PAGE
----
Effect of Mechanical Stimuli on the Phenotypic Plasticity of Induced Pluripotent Stem-Cell-Derived Vascular Smooth Muscle Cells in a 3D Hydrogel

Elana M. Meijer, Rachel Giles, Christian G.M. van Dijk, Ranganath Maringanti, Tamar B. Wissing, Ymke Appels, Ihsan Chrifi, Hanneke Crielaard, Marianne C. Verhaar, Anthal I.P.M. Smits, Caroline Cheng

Published: 2023

Introduction Vascular smooth muscle cells (VSMCs) play a pivotal role in vascular homeostasis, with dysregulation leading to vascular complications. Human induced pluripotent stem cell (hiPSC)-derived VSMCs offer prospects for personalized disease modeling and regenerative strategies. Current research lacks comparative studies on the impact of 3D substrate properties under cyclic strain on phenotype adaptation in hiPSC-derived VSMCs. Here we investigated the potential of human mural cells derived from hiPSC-derived organoids (ODMCs) to undergo phenotypical adaptation under various biological and 3D mechanical stimuli.

Methods and results ODMCs were cultured in 2D conditions with synthetic or contractile differentiation medium, or 3D Gelatin Methacryloyl (GelMa) substrates with varying degrees of functionalization and percentages to modulate material stiffness, elasticity, and crosslink density. Cells in 3D substrates were exposed to cyclic unidirectional strain. Phenotype characterization was conducted using specific markers through immunofluorescence and gene expression analysis. Under static 2D culture, ODMCs derived from hiPSCs exhibited a VSMC phenotype, expressing key mural markers, and demonstrated a level of phenotypic plasticity like primary human vSMCs. In static 3D culture, higher substrate stiffness, lower elasticity and higher crosslink density promoted a contractile phenotype in ODMCs and vSMCs. Dynamic stimulation in 3D substrate promoted a switch towards a contractile phenotype in both cell types.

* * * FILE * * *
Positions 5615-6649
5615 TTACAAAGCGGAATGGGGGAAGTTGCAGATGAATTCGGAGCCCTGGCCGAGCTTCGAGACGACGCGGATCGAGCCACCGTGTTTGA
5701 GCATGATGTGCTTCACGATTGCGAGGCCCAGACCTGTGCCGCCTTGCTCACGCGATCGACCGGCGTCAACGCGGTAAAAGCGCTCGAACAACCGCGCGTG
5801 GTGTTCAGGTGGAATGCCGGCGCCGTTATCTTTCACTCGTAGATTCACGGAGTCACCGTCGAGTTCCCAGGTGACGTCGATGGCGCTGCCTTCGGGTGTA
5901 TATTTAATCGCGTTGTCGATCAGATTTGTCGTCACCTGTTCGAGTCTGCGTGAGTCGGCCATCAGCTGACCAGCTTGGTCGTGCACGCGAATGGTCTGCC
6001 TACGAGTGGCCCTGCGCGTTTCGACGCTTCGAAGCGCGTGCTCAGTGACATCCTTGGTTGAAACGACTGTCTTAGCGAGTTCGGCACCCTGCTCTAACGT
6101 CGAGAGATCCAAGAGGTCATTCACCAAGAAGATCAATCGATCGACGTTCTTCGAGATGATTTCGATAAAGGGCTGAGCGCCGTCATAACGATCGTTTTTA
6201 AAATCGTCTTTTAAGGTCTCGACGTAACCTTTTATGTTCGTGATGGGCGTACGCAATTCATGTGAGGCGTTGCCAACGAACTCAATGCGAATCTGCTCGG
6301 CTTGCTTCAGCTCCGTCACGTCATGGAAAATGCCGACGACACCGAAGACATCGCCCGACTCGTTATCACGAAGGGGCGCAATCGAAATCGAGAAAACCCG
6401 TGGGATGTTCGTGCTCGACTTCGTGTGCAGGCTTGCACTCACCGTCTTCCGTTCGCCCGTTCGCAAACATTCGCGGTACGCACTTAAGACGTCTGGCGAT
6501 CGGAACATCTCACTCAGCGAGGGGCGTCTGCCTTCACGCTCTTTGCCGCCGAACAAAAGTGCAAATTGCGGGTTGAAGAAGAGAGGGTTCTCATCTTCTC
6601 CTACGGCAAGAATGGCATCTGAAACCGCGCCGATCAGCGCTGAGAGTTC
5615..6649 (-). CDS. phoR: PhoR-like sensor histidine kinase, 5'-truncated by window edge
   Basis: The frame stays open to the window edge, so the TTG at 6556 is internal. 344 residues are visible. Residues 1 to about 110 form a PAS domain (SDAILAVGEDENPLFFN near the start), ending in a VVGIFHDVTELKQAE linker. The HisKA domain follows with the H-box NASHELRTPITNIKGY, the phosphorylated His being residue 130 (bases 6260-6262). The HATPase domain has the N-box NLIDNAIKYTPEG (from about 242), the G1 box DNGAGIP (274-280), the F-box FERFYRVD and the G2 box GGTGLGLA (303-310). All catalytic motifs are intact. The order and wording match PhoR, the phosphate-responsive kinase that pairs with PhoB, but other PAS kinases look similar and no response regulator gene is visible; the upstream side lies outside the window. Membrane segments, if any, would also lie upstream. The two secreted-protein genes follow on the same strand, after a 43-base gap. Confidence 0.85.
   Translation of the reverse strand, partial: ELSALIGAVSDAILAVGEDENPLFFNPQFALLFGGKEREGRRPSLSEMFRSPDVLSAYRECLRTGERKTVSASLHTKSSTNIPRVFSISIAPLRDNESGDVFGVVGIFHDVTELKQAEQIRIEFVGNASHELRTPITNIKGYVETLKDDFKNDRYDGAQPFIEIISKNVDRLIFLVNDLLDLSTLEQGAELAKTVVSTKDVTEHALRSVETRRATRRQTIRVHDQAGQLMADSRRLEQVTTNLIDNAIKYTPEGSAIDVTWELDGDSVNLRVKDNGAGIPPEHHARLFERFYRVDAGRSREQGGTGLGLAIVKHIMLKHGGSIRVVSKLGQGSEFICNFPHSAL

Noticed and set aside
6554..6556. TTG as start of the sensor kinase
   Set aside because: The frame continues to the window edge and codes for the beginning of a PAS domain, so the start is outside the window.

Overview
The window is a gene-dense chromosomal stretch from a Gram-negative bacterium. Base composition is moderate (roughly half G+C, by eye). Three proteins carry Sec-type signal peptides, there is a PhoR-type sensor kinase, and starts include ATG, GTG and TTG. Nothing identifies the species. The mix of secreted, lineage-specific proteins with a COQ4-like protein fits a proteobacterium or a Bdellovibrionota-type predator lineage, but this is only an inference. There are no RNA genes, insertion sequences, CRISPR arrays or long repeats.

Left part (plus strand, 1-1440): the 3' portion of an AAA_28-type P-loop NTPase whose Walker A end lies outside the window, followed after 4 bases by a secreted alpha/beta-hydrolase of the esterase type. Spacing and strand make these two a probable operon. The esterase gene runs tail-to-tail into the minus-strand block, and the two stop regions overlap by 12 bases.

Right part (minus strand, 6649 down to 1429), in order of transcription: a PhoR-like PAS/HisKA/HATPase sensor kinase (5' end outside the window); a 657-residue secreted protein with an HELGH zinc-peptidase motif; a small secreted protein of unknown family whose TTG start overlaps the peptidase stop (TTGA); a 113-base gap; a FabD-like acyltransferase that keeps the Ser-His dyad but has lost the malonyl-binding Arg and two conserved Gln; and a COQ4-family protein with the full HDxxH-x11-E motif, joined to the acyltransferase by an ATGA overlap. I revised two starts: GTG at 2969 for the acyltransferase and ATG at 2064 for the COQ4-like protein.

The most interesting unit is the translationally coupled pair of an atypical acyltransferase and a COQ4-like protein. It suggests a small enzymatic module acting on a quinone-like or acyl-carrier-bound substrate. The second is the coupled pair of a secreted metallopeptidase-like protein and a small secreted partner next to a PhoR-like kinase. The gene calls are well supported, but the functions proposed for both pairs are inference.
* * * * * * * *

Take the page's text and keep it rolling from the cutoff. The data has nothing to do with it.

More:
Conclusion Our study demonstrates a phenotypic plasticity of human ODMCs in response to 2D biological and 3D mechanical stimuli that equals that of primary human vSMCs. These findings may contribute to the advancement of tailored approaches for vascular disease modelling and regenerative strategies

Full Access Link: ACS Applied Bio Materials